Posts Tagged ‘organizing work’

Staying Organized using Google Apps for Ed. in the classroom


(Scroll to the bottom to skip to the video)

I was recently asked (twice in the same week) to share how I organize student work shared with me via Google Apps for Education. At nErDcamp Northern New England I attended a session on using Google Apps to give feedback to students (See the session notes here) and shared how I organize all the documents that students share with me.

-A side note: As an 8th grade teacher in Maine, each of my students has a MacBook Air to use. We are also a Google Apps for Education (GAFE) District which has allowed me to be a mostly paperless classroom.

When I began using GAFE in the classroom the document list was much easier to navigate, but when the format changed I knew that I had to as well.

I always have students make two folders – an “LA” folder and a “LA Pass in” folder, they share the “LA pass in” folder with me and put it in folder inside the LA folder. This serves a couple of purposes: 1. It provides students with some structure for their own files (I actually lead them through this process for each of their classes). 2. It provides an easy way to share and see what is shared with me – after the folder is shared with me, EVERYTHING they put in there becomes shared with me.

–Another side note: I have strict naming protocols, EVERY DOCUMENT (and folder) must follow this format: [Last name, First initial NAME OF ASSIGNMENT]. I don’t look at anything named “untitled document”.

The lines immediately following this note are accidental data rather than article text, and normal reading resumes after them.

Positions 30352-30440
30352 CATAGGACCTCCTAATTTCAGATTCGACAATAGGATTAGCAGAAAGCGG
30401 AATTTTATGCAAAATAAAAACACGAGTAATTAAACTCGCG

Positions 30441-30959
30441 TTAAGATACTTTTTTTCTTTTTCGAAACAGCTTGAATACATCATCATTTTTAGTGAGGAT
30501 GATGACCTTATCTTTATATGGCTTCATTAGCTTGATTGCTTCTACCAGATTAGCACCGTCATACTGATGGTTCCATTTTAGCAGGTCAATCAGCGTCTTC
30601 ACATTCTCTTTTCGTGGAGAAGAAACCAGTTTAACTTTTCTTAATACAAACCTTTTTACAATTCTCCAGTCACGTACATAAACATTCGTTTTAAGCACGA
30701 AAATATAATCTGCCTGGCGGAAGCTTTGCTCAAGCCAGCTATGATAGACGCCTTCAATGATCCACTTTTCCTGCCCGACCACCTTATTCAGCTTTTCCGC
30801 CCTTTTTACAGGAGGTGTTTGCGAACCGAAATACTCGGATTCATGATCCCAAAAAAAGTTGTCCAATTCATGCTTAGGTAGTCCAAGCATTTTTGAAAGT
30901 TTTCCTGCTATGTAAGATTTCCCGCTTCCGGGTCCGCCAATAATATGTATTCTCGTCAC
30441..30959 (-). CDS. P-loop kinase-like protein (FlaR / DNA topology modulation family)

When an assignment is ready to be passed in they fill out a form I create using GAFE. It asks for their Name (a separate question for last and first), class section, and a link to their shared document. Now, I often will include other items – a question that forces them to go through a formatting checklist, a reminder to put the assignment into their “LA Pass in” folder. I have recently began including a grid question that recreates the rubric so they can self evaluate on the assignment and I also include questions that make them reflect on the process of the assignment.

The student accounts (and so the account I use to interact with them) are managed and I am unable to share the exact forms I use with students but here is a link to a PDF of the form students used to submit the final draft of their poetry essay.

The brilliance of using a form to collect student work like this is that I then end up with a spreadsheet with a link to the assignment that I can sort by last name, class section, or by how they scored themselves.

Watch the video below to see the form, the spreadsheet it creates, and how I use it.

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